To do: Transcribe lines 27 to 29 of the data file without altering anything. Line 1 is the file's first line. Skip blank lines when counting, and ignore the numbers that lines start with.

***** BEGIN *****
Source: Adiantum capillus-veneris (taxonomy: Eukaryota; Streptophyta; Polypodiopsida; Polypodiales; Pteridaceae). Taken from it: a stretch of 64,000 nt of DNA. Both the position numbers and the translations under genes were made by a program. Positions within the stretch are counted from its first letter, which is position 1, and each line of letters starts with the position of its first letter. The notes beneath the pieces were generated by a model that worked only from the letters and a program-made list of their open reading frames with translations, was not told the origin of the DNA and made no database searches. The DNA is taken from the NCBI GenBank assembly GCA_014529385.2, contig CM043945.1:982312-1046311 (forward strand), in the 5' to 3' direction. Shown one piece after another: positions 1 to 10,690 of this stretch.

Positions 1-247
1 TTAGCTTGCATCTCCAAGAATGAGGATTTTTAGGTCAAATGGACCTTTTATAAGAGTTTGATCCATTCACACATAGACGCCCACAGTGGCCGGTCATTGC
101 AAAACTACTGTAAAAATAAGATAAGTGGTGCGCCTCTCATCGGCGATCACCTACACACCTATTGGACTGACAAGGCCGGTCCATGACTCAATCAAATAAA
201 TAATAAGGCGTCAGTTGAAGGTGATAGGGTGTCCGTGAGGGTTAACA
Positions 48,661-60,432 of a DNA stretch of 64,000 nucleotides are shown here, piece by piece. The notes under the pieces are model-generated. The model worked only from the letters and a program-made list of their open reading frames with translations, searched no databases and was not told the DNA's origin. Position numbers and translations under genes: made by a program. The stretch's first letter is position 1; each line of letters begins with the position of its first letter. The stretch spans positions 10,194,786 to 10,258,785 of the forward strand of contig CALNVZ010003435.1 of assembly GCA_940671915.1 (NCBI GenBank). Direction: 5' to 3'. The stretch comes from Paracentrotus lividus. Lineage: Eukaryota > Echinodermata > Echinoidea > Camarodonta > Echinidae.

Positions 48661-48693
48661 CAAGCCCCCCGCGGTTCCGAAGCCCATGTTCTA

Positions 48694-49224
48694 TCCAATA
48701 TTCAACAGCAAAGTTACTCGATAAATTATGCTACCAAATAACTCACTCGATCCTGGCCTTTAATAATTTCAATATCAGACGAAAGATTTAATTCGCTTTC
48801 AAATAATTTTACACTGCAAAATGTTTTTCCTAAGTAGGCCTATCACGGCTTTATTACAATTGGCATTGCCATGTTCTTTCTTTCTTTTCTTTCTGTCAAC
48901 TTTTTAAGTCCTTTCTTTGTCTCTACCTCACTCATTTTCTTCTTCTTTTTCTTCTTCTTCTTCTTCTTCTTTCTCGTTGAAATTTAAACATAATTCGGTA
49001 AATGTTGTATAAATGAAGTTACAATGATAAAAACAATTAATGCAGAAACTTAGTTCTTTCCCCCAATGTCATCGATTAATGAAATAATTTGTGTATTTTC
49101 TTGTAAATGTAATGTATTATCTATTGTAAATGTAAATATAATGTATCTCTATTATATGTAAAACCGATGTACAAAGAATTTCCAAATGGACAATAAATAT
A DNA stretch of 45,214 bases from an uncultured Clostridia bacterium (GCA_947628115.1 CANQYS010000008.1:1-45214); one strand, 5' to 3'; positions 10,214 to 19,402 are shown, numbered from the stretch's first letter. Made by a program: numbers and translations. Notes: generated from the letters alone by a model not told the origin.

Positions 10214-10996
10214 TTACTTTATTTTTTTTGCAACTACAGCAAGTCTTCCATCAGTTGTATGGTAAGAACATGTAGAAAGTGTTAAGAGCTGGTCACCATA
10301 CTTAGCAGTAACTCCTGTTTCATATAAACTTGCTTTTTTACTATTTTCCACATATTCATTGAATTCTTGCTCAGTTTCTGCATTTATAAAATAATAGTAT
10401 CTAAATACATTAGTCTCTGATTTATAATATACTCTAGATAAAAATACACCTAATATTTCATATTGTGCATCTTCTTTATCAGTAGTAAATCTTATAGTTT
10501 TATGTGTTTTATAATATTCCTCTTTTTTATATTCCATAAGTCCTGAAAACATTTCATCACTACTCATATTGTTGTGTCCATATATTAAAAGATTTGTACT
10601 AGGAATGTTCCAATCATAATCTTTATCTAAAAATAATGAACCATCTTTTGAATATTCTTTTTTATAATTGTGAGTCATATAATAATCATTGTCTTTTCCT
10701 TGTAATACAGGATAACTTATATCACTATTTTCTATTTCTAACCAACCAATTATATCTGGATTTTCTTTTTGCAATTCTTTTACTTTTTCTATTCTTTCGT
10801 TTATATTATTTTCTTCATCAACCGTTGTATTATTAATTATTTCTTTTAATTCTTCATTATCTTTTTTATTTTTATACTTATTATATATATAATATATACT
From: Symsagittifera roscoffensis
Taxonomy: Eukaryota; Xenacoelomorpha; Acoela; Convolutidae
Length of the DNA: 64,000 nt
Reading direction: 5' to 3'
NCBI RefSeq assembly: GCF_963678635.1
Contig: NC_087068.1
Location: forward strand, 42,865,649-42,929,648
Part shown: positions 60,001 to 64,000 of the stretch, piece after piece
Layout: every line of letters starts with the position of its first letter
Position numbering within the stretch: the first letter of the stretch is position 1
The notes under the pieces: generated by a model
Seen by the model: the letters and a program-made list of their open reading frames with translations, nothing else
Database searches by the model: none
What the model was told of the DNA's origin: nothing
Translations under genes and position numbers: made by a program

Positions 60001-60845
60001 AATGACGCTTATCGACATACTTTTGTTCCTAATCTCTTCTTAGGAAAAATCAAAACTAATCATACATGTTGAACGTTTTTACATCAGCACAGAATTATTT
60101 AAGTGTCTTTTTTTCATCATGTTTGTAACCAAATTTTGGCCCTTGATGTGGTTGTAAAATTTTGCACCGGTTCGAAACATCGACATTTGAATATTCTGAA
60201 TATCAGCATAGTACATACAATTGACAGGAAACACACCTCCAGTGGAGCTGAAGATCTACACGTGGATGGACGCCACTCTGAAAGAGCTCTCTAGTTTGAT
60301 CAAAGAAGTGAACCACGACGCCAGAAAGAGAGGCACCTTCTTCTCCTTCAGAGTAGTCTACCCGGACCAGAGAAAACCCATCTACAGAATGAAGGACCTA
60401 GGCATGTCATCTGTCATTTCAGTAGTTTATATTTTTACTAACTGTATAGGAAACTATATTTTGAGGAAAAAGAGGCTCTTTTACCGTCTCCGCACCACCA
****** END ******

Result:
Length of the DNA: 64,000 nt
Reading direction: 5' to 3'
NCBI RefSeq assembly: GCF_963678635.1